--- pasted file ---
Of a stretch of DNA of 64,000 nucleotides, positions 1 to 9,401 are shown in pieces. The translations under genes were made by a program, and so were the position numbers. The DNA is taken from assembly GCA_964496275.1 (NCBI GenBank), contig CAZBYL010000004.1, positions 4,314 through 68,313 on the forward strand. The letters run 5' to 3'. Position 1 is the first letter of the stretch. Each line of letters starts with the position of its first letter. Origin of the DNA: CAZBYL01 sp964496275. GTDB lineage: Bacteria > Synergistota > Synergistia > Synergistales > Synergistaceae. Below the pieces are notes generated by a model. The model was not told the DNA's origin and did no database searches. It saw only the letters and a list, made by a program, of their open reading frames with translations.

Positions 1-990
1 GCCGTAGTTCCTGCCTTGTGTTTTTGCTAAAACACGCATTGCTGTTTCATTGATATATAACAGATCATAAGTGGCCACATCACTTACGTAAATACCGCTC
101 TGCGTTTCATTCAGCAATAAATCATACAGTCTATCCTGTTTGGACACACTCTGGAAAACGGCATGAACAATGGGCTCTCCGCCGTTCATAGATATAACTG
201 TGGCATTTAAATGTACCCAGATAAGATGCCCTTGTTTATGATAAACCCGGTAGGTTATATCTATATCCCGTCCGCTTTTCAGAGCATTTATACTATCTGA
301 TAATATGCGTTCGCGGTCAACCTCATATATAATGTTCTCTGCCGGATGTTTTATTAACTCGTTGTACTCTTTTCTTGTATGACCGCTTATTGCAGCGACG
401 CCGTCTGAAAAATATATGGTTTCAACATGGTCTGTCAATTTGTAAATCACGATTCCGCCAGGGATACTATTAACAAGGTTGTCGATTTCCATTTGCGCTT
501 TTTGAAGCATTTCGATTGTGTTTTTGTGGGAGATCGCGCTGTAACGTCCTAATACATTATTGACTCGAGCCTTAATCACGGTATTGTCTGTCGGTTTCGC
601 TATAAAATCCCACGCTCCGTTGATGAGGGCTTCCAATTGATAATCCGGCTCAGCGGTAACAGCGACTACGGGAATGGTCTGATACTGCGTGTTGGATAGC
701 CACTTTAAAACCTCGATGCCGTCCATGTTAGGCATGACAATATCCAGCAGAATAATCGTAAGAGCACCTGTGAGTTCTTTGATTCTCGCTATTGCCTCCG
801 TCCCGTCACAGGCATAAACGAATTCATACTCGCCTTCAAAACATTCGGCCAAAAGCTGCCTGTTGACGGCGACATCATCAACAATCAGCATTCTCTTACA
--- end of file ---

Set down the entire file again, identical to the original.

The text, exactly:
Of a stretch of DNA of 64,000 nucleotides, positions 1 to 9,401 are shown in pieces. The translations under genes were made by a program, and so were the position numbers. The DNA is taken from assembly GCA_964496275.1 (NCBI GenBank), contig CAZBYL010000004.1, positions 4,314 through 68,313 on the forward strand. The letters run 5' to 3'. Position 1 is the first letter of the stretch. Each line of letters starts with the position of its first letter. Origin of the DNA: CAZBYL01 sp964496275. GTDB lineage: Bacteria > Synergistota > Synergistia > Synergistales > Synergistaceae. Below the pieces are notes generated by a model. The model was not told the DNA's origin and did no database searches. It saw only the letters and a list, made by a program, of their open reading frames with translations.

Positions 1-990
1 GCCGTAGTTCCTGCCTTGTGTTTTTGCTAAAACACGCATTGCTGTTTCATTGATATATAACAGATCATAAGTGGCCACATCACTTACGTAAATACCGCTC
101 TGCGTTTCATTCAGCAATAAATCATACAGTCTATCCTGTTTGGACACACTCTGGAAAACGGCATGAACAATGGGCTCTCCGCCGTTCATAGATATAACTG
201 TGGCATTTAAATGTACCCAGATAAGATGCCCTTGTTTATGATAAACCCGGTAGGTTATATCTATATCCCGTCCGCTTTTCAGAGCATTTATACTATCTGA
301 TAATATGCGTTCGCGGTCAACCTCATATATAATGTTCTCTGCCGGATGTTTTATTAACTCGTTGTACTCTTTTCTTGTATGACCGCTTATTGCAGCGACG
401 CCGTCTGAAAAATATATGGTTTCAACATGGTCTGTCAATTTGTAAATCACGATTCCGCCAGGGATACTATTAACAAGGTTGTCGATTTCCATTTGCGCTT
501 TTTGAAGCATTTCGATTGTGTTTTTGTGGGAGATCGCGCTGTAACGTCCTAATACATTATTGACTCGAGCCTTAATCACGGTATTGTCTGTCGGTTTCGC
601 TATAAAATCCCACGCTCCGTTGATGAGGGCTTCCAATTGATAATCCGGCTCAGCGGTAACAGCGACTACGGGAATGGTCTGATACTGCGTGTTGGATAGC
701 CACTTTAAAACCTCGATGCCGTCCATGTTAGGCATGACAATATCCAGCAGAATAATCGTAAGAGCACCTGTGAGTTCTTTGATTCTCGCTATTGCCTCCG
801 TCCCGTCACAGGCATAAACGAATTCATACTCGCCTTCAAAACATTCGGCCAAAAGCTGCCTGTTGACGGCGACATCATCAACAATCAGCATTCTCTTACA